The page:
Indeed, what we know to be racism has happened to particular white bodies throughout history: for example, to people of Irish, Italian, and Jewish descent. But let me begin by saying, white people, in case you forgot, are racialized too. You have and will always be racialized. But it is whiteness’ ability to exempt itself from racialization that makes it so crafty in its ability to normalize and inflict racism upon the Other.
Anti-white racism still happens because of whiteness. And while anti-white racism has been predicated on so many factors, understanding that the act of racialization and racializing white peoples – such as Jewish people – was a central element of anti-white racism is key to understanding my point: white groups were racialized and declared Other.
Let’s take Italian-Canadians/Americans for starters. The historical criminalization and problematic conflation of this group to criminal, ‘mafia’-related activity is one example of this racialization. These stereotypes have had a longstanding history within visibly racialized groups, especially within the North American context. Criminalization acts as a tool for hyper-visiblizing specific marginalized bodies/groups. Black, Latino, Filipino, and brown bodies are examples of how groups/bodies have been coded as criminals for centuries and subsequently targetted (e.g. racially profiled, demonized, et cetera). To put it simply, the criminalization of peoples is an example of how racialization and racism happen.
Irish racialization occurred in a different form: moral-elitist demonization, if I can coin such a term. Several writers on anti-Irish racism detail how the British demonized the Irish, characterizing them as dirty, drunk, lazy, and violent while defining themselves as civilized, morally pure, and industrious. Now, doesn’t this remind you of something? Perhaps colonialism and the same racist colonialist tactic used by the British to racially differentiate and hierarchize themselves as superior to the people of Africa, the West Indies, Latin Americas, et cetera? I think so.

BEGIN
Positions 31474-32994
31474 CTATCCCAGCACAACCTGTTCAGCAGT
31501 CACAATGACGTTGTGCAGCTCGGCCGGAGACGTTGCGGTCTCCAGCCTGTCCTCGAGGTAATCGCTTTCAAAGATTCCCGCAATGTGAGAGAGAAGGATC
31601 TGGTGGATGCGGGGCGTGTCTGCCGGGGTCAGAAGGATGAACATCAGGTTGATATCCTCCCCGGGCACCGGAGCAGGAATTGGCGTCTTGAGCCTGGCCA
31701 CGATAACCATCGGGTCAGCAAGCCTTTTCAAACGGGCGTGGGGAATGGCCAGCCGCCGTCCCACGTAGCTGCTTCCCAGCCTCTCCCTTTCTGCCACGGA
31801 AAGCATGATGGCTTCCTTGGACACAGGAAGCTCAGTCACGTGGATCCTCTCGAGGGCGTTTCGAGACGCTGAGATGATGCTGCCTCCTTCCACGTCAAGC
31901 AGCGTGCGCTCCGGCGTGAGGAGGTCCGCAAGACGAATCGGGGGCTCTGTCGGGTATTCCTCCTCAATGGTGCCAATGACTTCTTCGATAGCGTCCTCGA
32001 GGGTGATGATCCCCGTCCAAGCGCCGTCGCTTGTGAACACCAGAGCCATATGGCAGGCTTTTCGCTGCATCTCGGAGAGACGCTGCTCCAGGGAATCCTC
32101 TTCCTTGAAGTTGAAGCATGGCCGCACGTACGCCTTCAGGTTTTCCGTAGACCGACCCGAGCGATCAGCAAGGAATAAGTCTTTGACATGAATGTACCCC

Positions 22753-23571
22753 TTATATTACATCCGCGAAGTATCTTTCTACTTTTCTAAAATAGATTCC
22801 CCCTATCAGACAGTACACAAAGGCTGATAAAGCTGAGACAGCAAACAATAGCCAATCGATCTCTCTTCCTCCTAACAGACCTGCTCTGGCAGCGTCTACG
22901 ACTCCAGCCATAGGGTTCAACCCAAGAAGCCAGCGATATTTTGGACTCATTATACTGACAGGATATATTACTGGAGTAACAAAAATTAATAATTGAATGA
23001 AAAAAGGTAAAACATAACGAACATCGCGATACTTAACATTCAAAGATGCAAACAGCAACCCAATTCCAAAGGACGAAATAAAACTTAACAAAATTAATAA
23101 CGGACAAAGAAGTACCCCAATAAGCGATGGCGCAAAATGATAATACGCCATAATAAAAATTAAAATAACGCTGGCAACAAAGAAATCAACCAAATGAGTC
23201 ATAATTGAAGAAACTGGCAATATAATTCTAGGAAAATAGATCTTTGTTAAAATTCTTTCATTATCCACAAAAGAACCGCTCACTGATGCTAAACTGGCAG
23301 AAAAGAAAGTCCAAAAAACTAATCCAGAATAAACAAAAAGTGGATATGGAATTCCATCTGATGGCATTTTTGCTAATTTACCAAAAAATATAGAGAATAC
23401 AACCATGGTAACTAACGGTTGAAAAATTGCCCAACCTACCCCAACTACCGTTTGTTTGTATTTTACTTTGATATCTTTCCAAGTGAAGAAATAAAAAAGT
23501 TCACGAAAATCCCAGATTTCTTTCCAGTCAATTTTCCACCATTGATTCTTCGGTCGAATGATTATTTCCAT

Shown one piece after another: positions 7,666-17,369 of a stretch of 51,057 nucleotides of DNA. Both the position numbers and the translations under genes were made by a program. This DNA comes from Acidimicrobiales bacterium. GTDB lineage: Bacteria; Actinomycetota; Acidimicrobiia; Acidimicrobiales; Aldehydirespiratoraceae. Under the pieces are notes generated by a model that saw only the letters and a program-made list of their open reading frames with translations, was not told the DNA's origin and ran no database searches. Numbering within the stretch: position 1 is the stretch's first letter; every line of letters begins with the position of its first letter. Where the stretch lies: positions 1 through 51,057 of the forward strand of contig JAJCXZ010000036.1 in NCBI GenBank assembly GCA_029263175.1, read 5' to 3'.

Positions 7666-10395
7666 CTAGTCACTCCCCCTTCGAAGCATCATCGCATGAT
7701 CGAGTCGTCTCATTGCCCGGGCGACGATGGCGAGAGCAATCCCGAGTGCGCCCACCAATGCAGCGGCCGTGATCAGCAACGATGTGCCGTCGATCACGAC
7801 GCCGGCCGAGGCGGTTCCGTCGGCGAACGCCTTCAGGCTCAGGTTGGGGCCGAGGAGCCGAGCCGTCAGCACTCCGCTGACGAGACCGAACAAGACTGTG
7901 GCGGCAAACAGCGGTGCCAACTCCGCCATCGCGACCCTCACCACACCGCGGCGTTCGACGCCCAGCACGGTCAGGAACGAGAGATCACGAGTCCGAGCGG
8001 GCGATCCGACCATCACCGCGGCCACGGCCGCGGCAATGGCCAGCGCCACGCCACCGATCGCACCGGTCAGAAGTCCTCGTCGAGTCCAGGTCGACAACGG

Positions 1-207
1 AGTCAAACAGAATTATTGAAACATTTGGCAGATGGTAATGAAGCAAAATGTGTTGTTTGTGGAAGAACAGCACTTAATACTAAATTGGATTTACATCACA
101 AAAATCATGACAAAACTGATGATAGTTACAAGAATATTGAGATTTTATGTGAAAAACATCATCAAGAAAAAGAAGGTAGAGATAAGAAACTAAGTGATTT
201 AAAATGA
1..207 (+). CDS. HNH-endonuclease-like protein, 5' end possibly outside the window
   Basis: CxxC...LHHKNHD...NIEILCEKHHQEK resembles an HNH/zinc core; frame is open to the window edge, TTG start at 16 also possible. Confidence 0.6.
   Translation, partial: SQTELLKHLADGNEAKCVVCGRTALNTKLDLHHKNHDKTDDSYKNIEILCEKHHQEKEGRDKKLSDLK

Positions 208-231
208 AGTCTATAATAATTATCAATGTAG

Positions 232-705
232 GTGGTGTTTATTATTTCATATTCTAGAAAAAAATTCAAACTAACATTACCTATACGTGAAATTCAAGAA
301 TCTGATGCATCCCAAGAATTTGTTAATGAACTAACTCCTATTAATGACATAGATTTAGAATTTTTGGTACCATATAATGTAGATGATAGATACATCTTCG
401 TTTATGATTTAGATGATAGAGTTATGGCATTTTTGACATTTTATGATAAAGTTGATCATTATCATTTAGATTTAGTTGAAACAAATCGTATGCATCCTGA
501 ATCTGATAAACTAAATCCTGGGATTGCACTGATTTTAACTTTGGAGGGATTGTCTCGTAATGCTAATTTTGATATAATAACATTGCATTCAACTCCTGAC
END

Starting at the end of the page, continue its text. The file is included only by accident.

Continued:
Jews were also racialized and, as such, experienced racism. While some Jewish people experience enormous amounts of white privilege as many of them are white (let’s not get that twisted), anti-Semitic racism existed on account of their racialization. Jews, during the Holocaust, were allegedly said to be racially distinguishable from ‘pure’ whites. Racist distinctions based on physiognomic features that characterized them as different from the desired Aryan race parallels colonialism(s) transnationally and is an example of racialization at its most basic level. Recall the colonial practices of racist, white, anthropological pseudo-science that sought to highlight the physical differences between the black African and white European populaces in hopes of strengthening their claims to racial superiority. Same tactics as those used against the Jews, no?
In all three examples, whiteness takes different forms, but always remains the central point (or norm) from which racism occurs. Whites, who are not criminals, dirty, lazy, or drunk and whose physiognomic features are ever-so flawless, become the picture of (racist) perfection. The Irish, Italians, and Jews, on the other hand, are constructed as the antithesis and, poof – there you have it, my friends, racism.
Third, statistical evidence: “Can you please provide statistical evidence for your experiences of racism?”*
How better to answer than with a whole lot of ‘fuck no’s’ and a side of, ‘sit yo ass down!’
This urge white folks have to demand statistical proof of racialized people’s experiences of racism is laughable at best. Racism is multifunctional and multidimensional. It is systemic, institutionalized, embodied, subtle, experiential, overt, everyday, infrequent, and so much more. So to ask me for proof of racism is, number one, racist, and two, ain’t never gonna happen, like ever. So please, I beg of you, stop asking for such absurdity.
*All quoted comments are paraphrases of actual comments directed to the article, “You are racist.”
Christiana Collison is a U3 Women’s Studies student. She enjoys radical-as-fuck woman of colour feminism(s), using black colloquial speech (sometimes in her seminar classes), and rolling her eyes at white liberal-humanists.